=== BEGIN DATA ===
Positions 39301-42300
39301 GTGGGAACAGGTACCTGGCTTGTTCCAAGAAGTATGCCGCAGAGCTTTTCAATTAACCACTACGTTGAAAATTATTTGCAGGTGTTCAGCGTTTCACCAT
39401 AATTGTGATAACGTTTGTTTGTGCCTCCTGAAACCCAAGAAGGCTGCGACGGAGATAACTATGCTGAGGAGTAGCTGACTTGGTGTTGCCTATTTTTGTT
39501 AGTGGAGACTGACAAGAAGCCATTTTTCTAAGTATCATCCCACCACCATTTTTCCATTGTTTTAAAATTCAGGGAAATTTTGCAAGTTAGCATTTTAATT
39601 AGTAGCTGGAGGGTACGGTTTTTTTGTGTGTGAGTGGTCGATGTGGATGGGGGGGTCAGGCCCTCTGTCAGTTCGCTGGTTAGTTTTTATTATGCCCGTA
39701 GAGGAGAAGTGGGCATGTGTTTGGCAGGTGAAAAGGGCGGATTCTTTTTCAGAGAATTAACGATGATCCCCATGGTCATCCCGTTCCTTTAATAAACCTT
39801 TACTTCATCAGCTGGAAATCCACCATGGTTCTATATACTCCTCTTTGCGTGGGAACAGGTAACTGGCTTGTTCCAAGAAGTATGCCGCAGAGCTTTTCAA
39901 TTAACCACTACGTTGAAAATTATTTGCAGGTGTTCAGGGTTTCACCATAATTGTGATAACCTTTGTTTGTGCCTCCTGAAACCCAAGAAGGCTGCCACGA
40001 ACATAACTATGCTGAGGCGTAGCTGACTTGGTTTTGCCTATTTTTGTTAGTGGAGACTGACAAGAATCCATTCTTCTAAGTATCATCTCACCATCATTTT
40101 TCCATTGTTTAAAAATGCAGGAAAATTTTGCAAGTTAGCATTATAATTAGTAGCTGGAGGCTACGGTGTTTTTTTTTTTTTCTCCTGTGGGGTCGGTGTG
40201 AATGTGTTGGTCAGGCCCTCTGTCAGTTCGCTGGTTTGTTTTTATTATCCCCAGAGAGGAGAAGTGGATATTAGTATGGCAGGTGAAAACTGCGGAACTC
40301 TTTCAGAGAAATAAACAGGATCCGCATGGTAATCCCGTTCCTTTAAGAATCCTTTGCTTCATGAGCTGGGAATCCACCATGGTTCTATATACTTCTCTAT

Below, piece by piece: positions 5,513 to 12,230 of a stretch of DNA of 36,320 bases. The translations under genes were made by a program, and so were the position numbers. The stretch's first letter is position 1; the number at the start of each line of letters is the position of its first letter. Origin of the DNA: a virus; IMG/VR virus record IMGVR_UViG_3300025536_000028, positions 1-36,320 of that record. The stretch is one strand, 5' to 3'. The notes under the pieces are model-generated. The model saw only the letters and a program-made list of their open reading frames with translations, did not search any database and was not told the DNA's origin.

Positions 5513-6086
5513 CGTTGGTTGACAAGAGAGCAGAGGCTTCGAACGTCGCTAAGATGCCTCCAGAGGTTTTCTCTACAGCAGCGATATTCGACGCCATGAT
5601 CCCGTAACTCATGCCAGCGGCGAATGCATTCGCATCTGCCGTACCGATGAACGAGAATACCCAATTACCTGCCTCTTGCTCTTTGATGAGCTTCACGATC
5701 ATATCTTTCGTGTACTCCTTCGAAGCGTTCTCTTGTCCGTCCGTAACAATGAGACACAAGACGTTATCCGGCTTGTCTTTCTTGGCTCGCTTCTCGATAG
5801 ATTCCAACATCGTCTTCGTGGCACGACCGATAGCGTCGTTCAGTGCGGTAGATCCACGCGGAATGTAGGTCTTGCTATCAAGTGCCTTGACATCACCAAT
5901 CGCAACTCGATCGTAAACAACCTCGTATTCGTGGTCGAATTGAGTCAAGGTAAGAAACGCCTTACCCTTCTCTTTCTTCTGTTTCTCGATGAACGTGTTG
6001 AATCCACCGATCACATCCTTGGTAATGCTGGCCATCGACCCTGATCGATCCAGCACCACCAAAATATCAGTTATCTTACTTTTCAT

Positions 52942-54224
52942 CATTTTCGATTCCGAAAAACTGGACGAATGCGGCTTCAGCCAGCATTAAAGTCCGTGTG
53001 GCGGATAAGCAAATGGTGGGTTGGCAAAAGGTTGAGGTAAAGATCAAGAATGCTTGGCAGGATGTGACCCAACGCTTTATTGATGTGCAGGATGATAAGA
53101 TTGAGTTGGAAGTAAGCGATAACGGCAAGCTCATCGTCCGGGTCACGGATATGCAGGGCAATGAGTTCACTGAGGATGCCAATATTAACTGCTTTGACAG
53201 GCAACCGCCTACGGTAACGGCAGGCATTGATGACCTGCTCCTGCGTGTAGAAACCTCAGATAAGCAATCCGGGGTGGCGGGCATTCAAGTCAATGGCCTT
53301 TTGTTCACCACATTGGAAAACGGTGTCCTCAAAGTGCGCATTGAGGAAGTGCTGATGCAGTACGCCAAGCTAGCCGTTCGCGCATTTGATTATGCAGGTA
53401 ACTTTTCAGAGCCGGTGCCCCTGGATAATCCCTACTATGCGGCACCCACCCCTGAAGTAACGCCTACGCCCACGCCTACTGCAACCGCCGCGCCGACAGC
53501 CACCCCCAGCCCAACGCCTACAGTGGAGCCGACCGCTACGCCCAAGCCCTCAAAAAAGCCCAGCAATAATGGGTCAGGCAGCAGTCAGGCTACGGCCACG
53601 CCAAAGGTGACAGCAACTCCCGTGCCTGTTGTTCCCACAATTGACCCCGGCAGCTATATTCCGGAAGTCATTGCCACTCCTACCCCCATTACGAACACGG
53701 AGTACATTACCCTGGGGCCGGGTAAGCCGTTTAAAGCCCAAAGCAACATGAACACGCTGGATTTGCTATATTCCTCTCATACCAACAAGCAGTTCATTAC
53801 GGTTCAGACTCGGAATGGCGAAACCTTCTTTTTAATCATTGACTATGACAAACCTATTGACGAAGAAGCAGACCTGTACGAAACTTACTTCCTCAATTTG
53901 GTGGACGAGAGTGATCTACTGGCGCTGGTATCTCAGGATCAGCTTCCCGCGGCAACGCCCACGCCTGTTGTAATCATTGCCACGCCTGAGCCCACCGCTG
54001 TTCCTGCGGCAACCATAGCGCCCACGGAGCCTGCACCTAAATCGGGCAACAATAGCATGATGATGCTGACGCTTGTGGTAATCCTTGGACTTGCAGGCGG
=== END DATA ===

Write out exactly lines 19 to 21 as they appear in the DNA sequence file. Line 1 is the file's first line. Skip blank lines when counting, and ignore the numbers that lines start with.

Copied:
5901 CGCAACTCGATCGTAAACAACCTCGTATTCGTGGTCGAATTGAGTCAAGGTAAGAAACGCCTTACCCTTCTCTTTCTTCTGTTTCTCGATGAACGTGTTG
6001 AATCCACCGATCACATCCTTGGTAATGCTGGCCATCGACCCTGATCGATCCAGCACCACCAAAATATCAGTTATCTTACTTTTCAT

Positions 52942-54224